In The Bowels Of The Beast
I am four chapters short of being 75% of the way through my novel “Johannesburg.” At current rate of writing, this means I might be there by Friday next week. That would be good. Then I have only another 12 chapters to write. But those 12 chapters are going to be interesting to say the least.
I have a plan. A structured whole that I have steadily worked my way through since starting to write in April last year. In that time my life has changed, my country has changed and the world has changed. New ideas, thoughts, points of view and memory have been poured into this document as I have moved through the days that have brought me to this point… This point where I start to ask where it is all going. Like life, there is this feeling that it must be going somewhere. But like life, this is sometimes hard to determine exactly. We know, more or less… but then we change our minds, we have accidents, we fall out with friends, we lose jobs and people die.
A lot of this novel is about how I feel about the city I live in and grew up in. Those emotions are in flux. Ten years back in the city of gold. This book has been over 3 years in the making. How will I end it? Maybe it won’t. Maybe that’s the nature of the beast and this narrative… too many branches to have closed ends.
During this process I have lost a lot of friends. Made some cool new ones and done a whole host of other, really amazing things. Films, poetry, music, shows, workshops, training and tours. How to express this in one explosive, meaningful exposition? In 12 chapters? The Spring of my book. Optimistically styled to portend new birth. Right now I am writing my way through the books winter. It’s hard to feel positive. Maybe that is where my current mood comes from… the Winter in my novel. That hard cold bleakness of the winter under the chill. As I write, this, winter is approaching in reality too. I feel the precursor of it in my morning writing.
It’ll be done soon enough, soon enough.
Today lemme leave you with an excerpt from Patty. I don’t think you’ve met her yet. She is in rehab. Happens she like disco biscuits too much, but it could be anything…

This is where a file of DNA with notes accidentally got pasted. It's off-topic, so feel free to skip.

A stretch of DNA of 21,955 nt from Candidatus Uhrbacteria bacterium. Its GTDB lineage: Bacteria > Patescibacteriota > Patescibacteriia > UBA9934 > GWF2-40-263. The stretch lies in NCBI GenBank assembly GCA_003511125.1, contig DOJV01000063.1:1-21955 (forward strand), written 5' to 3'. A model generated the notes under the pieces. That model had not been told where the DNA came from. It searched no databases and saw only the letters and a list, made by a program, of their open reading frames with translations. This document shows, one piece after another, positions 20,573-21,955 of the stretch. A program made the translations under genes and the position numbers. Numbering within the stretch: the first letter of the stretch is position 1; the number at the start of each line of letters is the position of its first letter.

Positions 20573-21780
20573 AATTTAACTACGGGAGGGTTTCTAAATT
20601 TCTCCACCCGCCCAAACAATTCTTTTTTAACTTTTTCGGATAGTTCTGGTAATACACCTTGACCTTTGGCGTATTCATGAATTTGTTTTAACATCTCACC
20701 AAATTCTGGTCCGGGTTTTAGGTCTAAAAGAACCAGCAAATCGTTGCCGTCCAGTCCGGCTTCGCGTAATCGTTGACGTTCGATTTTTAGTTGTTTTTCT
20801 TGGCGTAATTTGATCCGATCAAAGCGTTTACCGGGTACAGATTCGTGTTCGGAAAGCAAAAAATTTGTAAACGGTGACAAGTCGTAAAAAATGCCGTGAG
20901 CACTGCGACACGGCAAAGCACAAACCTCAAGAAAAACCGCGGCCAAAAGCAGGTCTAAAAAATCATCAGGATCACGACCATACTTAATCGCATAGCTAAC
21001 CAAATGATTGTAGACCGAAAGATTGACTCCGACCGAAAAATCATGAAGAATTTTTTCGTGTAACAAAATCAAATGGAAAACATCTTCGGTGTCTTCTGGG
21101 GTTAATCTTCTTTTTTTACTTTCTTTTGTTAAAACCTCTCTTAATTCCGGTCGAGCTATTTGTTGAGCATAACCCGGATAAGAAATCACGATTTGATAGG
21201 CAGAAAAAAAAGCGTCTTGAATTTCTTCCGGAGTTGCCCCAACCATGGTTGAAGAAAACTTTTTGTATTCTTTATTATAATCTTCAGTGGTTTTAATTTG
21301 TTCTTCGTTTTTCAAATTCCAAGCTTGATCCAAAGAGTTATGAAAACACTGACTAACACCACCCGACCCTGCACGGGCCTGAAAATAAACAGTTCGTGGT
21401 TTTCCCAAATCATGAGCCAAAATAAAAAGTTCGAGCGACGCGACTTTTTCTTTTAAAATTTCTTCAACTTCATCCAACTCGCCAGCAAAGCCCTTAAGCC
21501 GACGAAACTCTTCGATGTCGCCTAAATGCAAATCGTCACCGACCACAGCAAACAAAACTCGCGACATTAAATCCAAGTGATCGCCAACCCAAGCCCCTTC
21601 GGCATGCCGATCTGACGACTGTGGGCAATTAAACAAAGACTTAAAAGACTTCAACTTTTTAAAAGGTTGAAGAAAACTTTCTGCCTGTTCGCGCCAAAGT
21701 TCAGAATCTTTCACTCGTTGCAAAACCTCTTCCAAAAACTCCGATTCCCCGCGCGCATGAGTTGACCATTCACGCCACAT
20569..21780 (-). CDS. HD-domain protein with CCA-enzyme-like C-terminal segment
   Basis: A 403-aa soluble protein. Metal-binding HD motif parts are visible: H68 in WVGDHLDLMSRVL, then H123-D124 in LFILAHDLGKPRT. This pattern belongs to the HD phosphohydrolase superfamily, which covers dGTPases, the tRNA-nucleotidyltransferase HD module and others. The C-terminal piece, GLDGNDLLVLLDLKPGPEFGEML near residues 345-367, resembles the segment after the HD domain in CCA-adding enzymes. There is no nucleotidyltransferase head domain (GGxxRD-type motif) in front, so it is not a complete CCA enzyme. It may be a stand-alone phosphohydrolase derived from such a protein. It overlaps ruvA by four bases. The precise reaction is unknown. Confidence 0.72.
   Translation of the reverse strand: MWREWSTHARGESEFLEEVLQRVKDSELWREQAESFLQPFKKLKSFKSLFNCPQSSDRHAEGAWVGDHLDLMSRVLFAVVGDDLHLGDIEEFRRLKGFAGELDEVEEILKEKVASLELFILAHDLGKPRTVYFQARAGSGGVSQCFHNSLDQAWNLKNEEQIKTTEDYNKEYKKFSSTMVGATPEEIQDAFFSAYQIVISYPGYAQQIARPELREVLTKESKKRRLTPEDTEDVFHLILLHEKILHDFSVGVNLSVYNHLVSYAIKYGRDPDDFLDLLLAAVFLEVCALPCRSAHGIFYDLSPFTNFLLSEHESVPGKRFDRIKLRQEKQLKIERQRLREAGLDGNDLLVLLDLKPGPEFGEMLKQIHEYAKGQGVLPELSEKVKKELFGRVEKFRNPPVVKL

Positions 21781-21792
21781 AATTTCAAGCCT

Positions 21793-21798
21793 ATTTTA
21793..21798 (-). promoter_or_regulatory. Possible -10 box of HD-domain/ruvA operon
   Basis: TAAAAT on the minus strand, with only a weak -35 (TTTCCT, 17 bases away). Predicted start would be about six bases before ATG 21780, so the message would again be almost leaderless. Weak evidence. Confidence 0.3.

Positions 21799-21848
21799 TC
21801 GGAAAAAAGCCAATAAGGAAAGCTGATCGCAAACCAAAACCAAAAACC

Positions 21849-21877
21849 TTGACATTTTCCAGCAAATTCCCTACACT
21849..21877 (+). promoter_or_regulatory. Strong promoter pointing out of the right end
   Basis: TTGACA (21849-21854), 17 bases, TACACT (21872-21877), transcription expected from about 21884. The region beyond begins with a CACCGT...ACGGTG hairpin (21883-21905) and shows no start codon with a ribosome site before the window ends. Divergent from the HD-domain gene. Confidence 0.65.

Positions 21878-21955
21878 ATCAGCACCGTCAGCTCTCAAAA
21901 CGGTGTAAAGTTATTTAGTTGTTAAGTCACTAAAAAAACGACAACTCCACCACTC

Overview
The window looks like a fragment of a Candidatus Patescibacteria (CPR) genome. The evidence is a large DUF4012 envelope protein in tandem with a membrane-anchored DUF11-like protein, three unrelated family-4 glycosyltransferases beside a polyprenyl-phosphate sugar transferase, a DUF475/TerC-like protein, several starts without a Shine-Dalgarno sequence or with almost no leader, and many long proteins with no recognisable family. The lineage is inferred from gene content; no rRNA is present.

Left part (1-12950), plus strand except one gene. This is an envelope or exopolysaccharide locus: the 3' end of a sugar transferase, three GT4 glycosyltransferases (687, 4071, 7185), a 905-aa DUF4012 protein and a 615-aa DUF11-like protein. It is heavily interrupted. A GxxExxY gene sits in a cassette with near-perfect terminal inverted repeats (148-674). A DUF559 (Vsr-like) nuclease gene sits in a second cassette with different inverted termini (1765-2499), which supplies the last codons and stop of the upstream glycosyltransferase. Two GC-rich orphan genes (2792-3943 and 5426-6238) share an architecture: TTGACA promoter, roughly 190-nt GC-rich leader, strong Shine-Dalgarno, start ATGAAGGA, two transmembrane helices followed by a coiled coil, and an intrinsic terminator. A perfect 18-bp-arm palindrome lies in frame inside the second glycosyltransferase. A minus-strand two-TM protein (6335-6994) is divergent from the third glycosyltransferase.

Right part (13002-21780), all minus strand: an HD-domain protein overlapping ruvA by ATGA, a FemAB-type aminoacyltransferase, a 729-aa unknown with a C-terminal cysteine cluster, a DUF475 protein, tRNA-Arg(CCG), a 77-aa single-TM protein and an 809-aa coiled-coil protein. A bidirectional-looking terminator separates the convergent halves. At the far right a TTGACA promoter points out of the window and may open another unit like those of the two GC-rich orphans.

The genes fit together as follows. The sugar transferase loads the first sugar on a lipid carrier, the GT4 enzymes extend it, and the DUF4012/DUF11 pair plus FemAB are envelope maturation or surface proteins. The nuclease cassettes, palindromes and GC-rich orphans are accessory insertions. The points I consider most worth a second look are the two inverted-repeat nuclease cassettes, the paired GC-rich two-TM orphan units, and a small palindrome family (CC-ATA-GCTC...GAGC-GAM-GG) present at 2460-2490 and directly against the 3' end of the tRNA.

“So, what your saying is that it doesn’t matter if what I am saying is wrong or right, but rather that it is important that I acknowledge that I might be mistaken, that there could be other ways?” Patty is getting confused.
“What seems to persecute and depress you is the notion that you are RIGHT and that you need to be right. As if you are doing something that requires proof. Yet inside of you, part of you feels that what you do is wrong. If you could concede that maybe there are other options, the fight might not be as intense.”
Susan lets the silence float for a while, “As human beings it seems we are born with a hole in our souls which we feel compelled to stuff. Some of us stuff it with god, marriage, drink, sex, drugs, work, vanity, collections; travel… any number of what are essentially compulsive, repetitive behaviours. The real problem lies not in the habit… but in the compulsion to fill the whole. If we can understand that, we can understand the compulsion and start to work with its negative side effects. Like being addicted to any kind of substance that is really killing us, yet still feeling like it is giving us something that would not be there without it.”
“What do you say to people who have never done what you do?”
Patty shrugs, “That in order to understand this they need to experience it. That they cannot pass judgement until they do. “
“Exactly,” Susan smiles, “Accepting the idea that everything is always experiencable, if you just go there. But now with you, by refusing to acknowledge that other options exist, that these drugs are the only way to get what you crave, you limit your experience and then your judgements are true. Because make no mistake, you are being as judgemental as you perceive those other people to be. And then look what your judgements have brought you: anxious depression and total collapse. Is it rational therefore to hold onto your idea of the drug-induced super reality that is unique and wonderful? And unique?”
Patty tries to speak once or twice, but each time stops and slumps back in her chair.
“In the bible it says, ‘Let he who is free from sin cast the first stone.’ This is a great notion to bear in mind when it comes to judging others in ANY way. We need to realise that when we set conditions for others, we must first meet those conditions ourselves. I think in this case from your reaction, it is quite clear that you have not.”
Then Susan reaches down to the tray with coffee and tea laid out on it and picks up a plate. She offers it to Patty. On it sit 3 perfectly round, iced and fresh dough rings, “Doughnut?” She offers Patty.
An excerpt from “Johannesburg” A novel by David Chislett
© David Chislett 2013